We Need More. Unlike professions like accounting and contracting, there are no real standard for federal HR training and certification. Except for a few situations like conducting delegated examining, there are no requirements or minimum standards for practicing HR. That means we have a lot of amateurs practicing HR. They say no to customers because they do not know how to say yes. They don’t know the real rules. They do a lot of damage.
If HR is mission critical, and we want people to get great HR support, calling someone an HR professional is not enough. We have to start professionalizing HR. That means being more selective about who we hire, more deliberate about training, and setting standards for certification of HR professionals. It also means providing adequate resources for HR offices, and holding HR professionals accountable for providing great HR service. Being the holder of the stop sign who never finds a way to help an agency and its workforce meet their HR needs should be grounds for removal.
If the government is willing to invest in HR and hold HR Offices and individual HR specialists accountable, great HR service is doable. If not, we are going to get more of the same. And people will continue to laugh when asked if they are happy with their HR service. And that will be a shame.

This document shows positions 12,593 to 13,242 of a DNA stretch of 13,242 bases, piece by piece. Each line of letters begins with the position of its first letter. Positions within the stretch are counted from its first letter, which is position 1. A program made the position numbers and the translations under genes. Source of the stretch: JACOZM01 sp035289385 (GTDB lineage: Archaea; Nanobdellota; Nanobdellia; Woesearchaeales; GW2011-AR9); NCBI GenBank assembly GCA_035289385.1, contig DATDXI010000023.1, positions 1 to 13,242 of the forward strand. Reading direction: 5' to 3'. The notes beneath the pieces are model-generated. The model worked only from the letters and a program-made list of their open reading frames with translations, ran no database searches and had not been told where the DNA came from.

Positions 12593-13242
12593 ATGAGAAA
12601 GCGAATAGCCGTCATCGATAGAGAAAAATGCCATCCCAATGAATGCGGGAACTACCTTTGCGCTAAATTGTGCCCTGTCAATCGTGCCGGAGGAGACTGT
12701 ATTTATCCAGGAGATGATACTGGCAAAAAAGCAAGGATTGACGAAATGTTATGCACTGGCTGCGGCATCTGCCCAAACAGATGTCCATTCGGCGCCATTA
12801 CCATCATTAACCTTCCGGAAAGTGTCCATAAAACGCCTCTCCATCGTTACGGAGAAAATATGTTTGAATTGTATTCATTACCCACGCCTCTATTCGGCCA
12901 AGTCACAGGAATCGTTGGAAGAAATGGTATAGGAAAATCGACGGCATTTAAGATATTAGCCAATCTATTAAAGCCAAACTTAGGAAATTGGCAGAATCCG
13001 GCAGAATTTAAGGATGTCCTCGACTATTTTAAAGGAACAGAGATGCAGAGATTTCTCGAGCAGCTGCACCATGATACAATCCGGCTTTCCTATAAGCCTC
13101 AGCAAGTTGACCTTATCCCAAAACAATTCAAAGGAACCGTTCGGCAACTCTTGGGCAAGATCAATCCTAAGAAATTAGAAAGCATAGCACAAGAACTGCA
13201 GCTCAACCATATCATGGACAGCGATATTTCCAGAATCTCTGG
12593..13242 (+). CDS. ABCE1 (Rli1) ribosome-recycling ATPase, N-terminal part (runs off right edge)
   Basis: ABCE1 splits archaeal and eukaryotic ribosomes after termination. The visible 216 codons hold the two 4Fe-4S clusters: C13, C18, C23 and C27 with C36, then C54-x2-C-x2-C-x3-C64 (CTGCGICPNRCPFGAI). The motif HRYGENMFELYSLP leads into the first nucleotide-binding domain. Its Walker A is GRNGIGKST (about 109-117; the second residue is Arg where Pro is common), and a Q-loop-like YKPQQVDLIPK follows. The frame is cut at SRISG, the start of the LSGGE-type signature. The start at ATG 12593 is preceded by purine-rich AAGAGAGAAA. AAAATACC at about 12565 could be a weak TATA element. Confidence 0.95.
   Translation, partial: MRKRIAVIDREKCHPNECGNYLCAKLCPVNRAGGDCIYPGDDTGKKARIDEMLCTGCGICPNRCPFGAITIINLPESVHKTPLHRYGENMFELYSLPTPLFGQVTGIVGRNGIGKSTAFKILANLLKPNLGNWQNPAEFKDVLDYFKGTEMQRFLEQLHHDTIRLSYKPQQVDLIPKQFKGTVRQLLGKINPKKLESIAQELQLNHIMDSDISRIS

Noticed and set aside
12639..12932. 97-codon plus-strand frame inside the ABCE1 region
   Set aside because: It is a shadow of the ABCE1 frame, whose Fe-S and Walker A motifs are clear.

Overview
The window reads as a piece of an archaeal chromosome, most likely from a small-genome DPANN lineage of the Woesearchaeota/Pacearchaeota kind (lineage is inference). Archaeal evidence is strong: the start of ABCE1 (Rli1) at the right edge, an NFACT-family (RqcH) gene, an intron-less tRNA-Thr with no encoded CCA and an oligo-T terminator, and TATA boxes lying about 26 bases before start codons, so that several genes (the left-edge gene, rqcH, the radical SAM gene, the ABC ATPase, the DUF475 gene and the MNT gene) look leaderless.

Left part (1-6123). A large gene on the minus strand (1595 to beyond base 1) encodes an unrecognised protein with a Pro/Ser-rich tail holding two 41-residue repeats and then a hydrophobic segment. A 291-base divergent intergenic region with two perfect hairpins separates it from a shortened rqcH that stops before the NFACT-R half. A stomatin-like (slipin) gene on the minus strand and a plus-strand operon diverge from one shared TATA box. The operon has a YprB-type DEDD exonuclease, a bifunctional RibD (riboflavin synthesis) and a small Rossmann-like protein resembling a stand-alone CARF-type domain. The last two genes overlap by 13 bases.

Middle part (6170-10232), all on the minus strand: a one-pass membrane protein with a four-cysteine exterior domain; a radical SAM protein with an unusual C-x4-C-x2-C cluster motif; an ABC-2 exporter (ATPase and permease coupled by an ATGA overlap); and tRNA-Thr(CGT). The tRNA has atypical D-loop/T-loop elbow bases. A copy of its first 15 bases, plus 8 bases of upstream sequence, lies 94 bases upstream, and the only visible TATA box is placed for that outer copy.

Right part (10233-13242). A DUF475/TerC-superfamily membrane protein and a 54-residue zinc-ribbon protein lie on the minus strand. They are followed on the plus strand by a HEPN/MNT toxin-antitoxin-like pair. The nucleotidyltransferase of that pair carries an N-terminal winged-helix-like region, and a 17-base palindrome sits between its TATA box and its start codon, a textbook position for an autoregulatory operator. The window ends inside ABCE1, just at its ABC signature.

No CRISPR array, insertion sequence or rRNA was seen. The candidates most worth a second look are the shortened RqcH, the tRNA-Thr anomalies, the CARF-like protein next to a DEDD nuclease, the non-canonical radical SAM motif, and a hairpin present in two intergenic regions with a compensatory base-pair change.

11 thoughts on “Great HR Service? Don’t Make Me Laugh”
Great article Jeff
Couldn’t agree more! I’m with the DOD…and while I’m not in HR, I do a lot of position classification. When I interact with our HR, it’s like pulling teeth to get a response. People will forgive bad service if you’re responsive. Trying to get into HR and change that mindset. Great piece, thanks.
Well said!! One of the biggest frustrations I face as a hiring manager is not knowing where in the process my action to bring a person on stands. I’m somewhat in control from the point of the announcement closing, but then it is a guessing game after that. How many people applied? How long will it take to complete qualifications and issue a certificate? Once the certificate is finally issued, I’m back in control and its up to me to work it. Then after I make the selection I’m back in the dark as to exactly where my candidate is in the process and when they will start. Transparency is needed from the start of the hiring process all the way to the person reporting for duty.
I agree with the lack of transparency at times.
I’m in HR and I agree…but I’d like to see your next article about the supervisors responsibility in the hiring process. HR does need to do better, but supervisors taking responsibility for their part would also make the process work more smoothly.
As long as HR is treated like an ad-hoc support role, there won’t be any substantial change to this scenario. A light needs to be shined on how leadership and management were “raised” through their career ladder to see that they are simply perpetuating a culture of leaving personnel matters to “support personnel” – essentially chance and regulations. Keep treating people like they’re anything but people (living breathing, thinking, feeling human beings), and the result is the same; disengagement, disagreement, and poor performance. Employees checkout, leave, file grievances or other complaint avenues, while supervisors, management and leadership cover their backsides with EMR and legalese.